Court orders PNP to submit report on Enrile transfer to private hospital
MANILA, Philippines–The Sandiganbayan on Monday ordered the Philippine National Police to submit an official report regarding the transfer of detained Sen. Juan Ponce Enrile to a private hospital from Philippine National Police General Hospital last week after he was reportedly found to have contracted pneumonia.
Dennis Pulma, clerk of court of the antigraft court’s Third Division, said Chief Supt. Teresita Dumlao, head of the PNP Health Service, was directed to explain within three days why Enrile had to be taken to Makati Medical Center on Feb. 26.
“The task of submitting to the court a report on any visit or transfer of Senator Enrile… for medical reasons rests primarily on the shoulders of the administrator or director of PNP General Hospital,” Pulma told reporters.
He noted that a letter informing the court of Enrile’s transfer was submitted by the senator’s lawyers. He added that the letter, which was also signed by Dumlao, was addressed not to the court but the office of the clerk of court.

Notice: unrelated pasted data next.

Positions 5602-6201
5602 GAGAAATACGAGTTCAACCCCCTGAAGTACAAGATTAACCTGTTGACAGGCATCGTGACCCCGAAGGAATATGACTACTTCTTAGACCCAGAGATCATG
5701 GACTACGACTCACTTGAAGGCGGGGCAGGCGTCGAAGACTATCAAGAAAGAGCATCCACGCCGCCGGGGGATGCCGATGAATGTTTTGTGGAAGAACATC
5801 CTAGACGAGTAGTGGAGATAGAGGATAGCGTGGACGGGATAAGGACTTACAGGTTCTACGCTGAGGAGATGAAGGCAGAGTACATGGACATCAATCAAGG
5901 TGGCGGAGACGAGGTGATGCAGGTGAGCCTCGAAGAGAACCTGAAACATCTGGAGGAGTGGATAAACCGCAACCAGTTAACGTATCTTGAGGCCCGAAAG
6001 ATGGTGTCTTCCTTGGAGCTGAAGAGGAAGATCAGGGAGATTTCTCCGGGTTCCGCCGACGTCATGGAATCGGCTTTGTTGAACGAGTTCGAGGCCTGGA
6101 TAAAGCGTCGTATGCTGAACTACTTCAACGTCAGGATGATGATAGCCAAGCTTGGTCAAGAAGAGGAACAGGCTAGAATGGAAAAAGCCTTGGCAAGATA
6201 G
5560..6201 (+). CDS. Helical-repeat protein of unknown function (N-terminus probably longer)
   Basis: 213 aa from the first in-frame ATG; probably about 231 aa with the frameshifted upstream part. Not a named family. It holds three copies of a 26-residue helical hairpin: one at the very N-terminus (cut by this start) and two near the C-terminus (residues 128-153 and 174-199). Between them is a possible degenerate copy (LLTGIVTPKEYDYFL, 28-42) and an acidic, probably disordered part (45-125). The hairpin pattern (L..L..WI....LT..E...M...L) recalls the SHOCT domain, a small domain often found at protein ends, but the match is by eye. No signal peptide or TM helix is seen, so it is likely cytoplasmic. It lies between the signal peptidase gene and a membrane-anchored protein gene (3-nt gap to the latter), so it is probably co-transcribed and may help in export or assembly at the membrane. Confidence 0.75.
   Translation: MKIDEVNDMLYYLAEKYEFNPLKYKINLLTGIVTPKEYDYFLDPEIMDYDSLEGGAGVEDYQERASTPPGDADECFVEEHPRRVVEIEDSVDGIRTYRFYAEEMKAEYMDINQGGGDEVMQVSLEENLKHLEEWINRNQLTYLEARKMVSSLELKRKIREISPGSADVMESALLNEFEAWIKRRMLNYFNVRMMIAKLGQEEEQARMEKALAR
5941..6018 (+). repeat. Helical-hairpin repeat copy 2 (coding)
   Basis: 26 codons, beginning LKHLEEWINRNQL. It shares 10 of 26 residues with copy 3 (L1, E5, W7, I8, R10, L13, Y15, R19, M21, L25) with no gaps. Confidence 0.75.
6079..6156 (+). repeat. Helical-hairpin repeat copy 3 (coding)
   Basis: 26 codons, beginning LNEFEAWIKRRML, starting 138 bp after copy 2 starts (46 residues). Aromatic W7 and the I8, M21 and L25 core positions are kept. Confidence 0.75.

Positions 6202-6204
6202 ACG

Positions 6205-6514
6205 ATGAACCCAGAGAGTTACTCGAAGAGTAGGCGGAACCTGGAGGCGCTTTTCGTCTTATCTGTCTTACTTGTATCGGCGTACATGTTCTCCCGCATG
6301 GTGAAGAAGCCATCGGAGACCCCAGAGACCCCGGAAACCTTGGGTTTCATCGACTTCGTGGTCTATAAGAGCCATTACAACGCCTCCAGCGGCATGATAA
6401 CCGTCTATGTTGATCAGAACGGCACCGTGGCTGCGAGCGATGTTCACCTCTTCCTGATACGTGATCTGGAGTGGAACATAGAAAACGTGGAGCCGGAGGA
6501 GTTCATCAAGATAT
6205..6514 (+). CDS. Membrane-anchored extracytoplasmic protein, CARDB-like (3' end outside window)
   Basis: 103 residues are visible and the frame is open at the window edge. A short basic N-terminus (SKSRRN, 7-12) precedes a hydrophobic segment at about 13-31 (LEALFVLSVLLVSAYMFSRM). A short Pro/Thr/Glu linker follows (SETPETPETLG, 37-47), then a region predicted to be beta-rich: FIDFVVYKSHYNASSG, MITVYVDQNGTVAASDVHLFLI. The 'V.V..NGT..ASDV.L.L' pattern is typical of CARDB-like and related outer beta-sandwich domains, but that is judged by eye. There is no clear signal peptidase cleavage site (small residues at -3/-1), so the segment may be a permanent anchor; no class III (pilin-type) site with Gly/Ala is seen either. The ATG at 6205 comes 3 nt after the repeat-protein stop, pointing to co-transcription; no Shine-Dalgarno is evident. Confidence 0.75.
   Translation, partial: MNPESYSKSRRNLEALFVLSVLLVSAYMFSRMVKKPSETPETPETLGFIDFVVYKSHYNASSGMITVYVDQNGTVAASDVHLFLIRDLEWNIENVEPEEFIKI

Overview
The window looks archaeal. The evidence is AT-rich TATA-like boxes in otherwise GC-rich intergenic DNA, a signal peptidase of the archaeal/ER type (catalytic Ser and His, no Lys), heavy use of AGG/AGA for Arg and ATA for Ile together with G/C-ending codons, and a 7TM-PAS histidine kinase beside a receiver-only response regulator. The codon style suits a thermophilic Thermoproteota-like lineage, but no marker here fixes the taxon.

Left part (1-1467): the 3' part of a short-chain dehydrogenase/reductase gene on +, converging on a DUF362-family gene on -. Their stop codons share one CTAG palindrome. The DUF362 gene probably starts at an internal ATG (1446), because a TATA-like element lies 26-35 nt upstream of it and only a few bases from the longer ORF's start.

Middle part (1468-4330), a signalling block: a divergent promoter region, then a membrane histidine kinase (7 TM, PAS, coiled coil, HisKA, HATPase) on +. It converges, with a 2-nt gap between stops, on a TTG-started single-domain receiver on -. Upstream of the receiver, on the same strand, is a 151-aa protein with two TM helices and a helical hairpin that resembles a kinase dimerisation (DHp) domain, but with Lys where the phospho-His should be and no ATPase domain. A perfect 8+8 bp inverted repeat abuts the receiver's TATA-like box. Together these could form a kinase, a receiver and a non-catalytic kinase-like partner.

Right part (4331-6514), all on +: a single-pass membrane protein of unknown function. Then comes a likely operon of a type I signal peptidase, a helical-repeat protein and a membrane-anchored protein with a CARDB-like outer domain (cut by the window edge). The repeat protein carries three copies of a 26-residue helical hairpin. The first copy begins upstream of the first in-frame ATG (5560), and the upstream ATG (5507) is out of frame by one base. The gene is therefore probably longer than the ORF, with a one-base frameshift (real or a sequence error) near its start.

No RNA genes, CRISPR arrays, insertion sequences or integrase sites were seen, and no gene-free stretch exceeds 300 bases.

Enrile was placed under hospital arrest after he was indicted for graft and plunder in connection with the P10-billion pork barrel racket.
Two weeks after he celebrated his 91st birthday, he was rushed to the Makati hospital after he reportedly experienced fever due to pneumonia.
Acting Senate Minority Leader Vicente Sotto III on Monday moved for the adoption of a Senate resolution proposing that Enrile be detained at his Makati residence in view of his health.
“He is not a flight risk, and neither is he intending to be one,” Sotto said in a manifestation on the floor.
“He was rushed to the Makati Medical Center a few days ago, maybe because our government hospitals may not be properly equipped to handle his condition. His health concerns are many, given the fact that he is 91 years old,” he added.
Senate President Franklin Drilon referred his motion to the committee on rules, saying this should be given priority.
Sotto said he was aware of the separation of the three branches of government, but said this was not “airtight” or “inflexible.”
Besides, he added, Enrile has not been convicted. “I simply want to rely on our operating principle that innocence is presumed. Furthermore, upon reaching the age of 70, even convicted criminals are considered for pardon under the present rules of the Department of Justice,” Sotto said.
Sen. Grace Poe earlier said Enrile should be “accorded the best medical care.”
“Whatever his doctor advises that will improve his condition should be followed,” she said.
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